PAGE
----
Nonprofit, independent journalism. Supported by readers.


How to elevate the Twin Cities from good to great

Urban “pied piper” Gil Penalosa will share ideas at the third annual Placemaking Residency, a movable urban-design fest.

Patrick Seeb, executive director of the St. Paul Riverfront Corporation: “We invited [Gil Penalosa] to inspire us to strive for being best in the world. He’s going to push us to think beyond Milwaukee or Chicago.”
MinnPost file photo by Rita Kovtun

Gil Penalosa, who has worked in 165 cities around the world helping citizens improve their communities, comes to town May 5-9  to share ideas about “getting Minneapolis-St. Paul to shift from being a good place to being a great place for all.”

Penalosa, former parks commissioner in Bogotá, Colombia, and now executive director of Toronto-based 8-80 Cities, will examine innovative urban initiatives throughout our cities and suburbs as part of the third annual Placemaking Residency, which involves 19 local organizations and government agencies.  He will offer observations and recommendations at a dozen public events (including a Spanish-language presentation in South Minneapolis sponsored by the Metropolitan Council) and will headline the 20th annual Great River Gathering

“Gil will have an intensive immersion in Twin Cities neighborhoods, meet with citizens, go on walking tours, even take part in a game show at the Amsterdam Bar, all of which will spark a wide and robust conversation about our future,” says Patrick Seeb, executive director of the St. Paul Riverfront Corporation, principal sponsor of the residency. “We invited him to inspire us to strive for being best in the world. He’s going to push us to think beyond Milwaukee or Chicago.”

Janette Sadik-Khan, the visionary New York City transportation commissioner who improved the city with bike lanes and pedestrian plazas, calls Penalosa “the pied piper of sustainable transportation.”

‘You can be world-class’

In a phone interview from Toronto (during one of his rare visits home over the Easter weekend), Penalosa noted that he’s visited the Twin Cities several times.

Article continues after advertisement

“I had a fantastic time in the parks and walked, biked and ran on the magnificent trails. I feel that there is a lot of room for improvement especially in sustainable mobility: walking, cycling and transit. In parks, as in everything, there is room for improvement too. You can be world-class.”

Gil Penalosa
Photo by Nancy Paiva
Gil Penalosa

Over the past several years, he’s visited 85 North American cities and 80 throughout the rest of the world researching what makes a great place for people of all ages and incomes. His conclusions: 1) vibrant public spaces and parks; 2) safe streets for all users; 3) comfortable options for biking and walking; 4) fast, convenient public transit; 5) public officials willing to collaborate with communities.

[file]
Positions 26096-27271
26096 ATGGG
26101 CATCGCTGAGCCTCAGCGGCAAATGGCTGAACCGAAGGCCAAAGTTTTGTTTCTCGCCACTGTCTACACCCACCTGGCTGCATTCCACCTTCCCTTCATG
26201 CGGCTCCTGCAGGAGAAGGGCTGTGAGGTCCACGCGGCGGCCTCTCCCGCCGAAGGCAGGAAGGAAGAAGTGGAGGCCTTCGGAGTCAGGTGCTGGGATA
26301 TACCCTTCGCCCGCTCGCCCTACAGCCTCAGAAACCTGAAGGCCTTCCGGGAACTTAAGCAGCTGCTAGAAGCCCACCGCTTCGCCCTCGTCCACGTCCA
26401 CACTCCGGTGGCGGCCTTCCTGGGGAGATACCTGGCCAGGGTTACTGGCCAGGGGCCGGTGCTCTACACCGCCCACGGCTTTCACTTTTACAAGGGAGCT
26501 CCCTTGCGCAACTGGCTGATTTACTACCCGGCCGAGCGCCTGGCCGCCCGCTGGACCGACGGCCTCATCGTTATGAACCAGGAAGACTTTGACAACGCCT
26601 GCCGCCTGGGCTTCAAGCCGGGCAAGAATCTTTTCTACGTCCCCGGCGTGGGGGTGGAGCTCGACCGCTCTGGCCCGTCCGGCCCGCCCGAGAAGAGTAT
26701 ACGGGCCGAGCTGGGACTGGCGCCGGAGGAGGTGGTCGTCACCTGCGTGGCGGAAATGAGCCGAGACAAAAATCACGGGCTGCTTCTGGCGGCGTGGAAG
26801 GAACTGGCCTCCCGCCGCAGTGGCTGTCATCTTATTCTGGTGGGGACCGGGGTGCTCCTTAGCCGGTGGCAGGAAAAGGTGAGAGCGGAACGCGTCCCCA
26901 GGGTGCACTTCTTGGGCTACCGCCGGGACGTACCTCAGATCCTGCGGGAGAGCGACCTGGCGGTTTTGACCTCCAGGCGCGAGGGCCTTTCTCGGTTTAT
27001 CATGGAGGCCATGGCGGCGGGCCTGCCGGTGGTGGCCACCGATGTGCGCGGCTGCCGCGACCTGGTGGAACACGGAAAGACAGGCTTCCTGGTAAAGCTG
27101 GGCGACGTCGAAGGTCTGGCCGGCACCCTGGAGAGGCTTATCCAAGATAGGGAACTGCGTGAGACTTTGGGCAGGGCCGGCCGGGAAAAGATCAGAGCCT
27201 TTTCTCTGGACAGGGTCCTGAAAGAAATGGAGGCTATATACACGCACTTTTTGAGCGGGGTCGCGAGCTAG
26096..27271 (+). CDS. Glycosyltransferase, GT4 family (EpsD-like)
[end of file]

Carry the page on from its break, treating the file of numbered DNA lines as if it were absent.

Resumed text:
“The measure of a great city is how it treats its most vulnerable residents, the young, the old and the poor,” Penalosa says. 

He lauds Chicago mayor Rahm Emanuel for his pledge to cut the city’s pedestrian and bicycle accidents in half during his first term, and New York’s Vision Zero goal of eliminating traffic deaths and injuries on city streets.

As to improving life for those who are struggling economically, Penalosa recommends: “There is nothing that government could do that would have a higher impact on middle-class families than to enable them to switch from two cars to one, and for poor families to switch from one to none.” In a region like Minneapolis-St. Paul, he says, two-car suburban families typically spend 27 percent of their income on transportation.

Opportunities for urban growth

Although most American communities are built around automobiles, Penalosa sees an opportunity to improve growing cities like Minneapolis-St. Paul over the next few decades.  An estimated 50 million new homes — the equivalent of all existing homes in the UK, Canada, Denmark, Belgium and Chile — will be built by 2045 when the U.S. population is expected to level off.

“Will these new homes be built with parks nearby? By schools where kids can walk? By public transit? Will it be easy for people to bike and walk? There’s a sense of urgency that we do these things right,” he said.

The Placemaking Residency is like a movable urban-design festival, explains Seeb of the St. Paul Riverfront Corp., making stops in Wayzata, Lake Street, the Minneapolis Public Library, a bike ride through the streets of Minneapolis, Bloomington, Prospect Park, Central High School, St. Catherine University, Harriet Island, St. Paul’s East Side, Union Depot and a special event where 4th Street in downtown St. Paul is closed to traffic. “You’ll rub shoulders with other people passionate about creating great cities.”

Article continues after advertisement

“The beauty of the week,” Seeb notes, “is that we see plenty of transformation going on — some is still in the talking phase like the South Loop in Bloomington, and some that is already here like the restored Union Depot.

Charles Landry, the UK-based originator of the “Creative Cities” concept, was featured at the first Placemaking Residency in 2012, followed by Katherine Loflin, chief researcher for the Knight Foundation’s landmark Soul of the Community project, last year.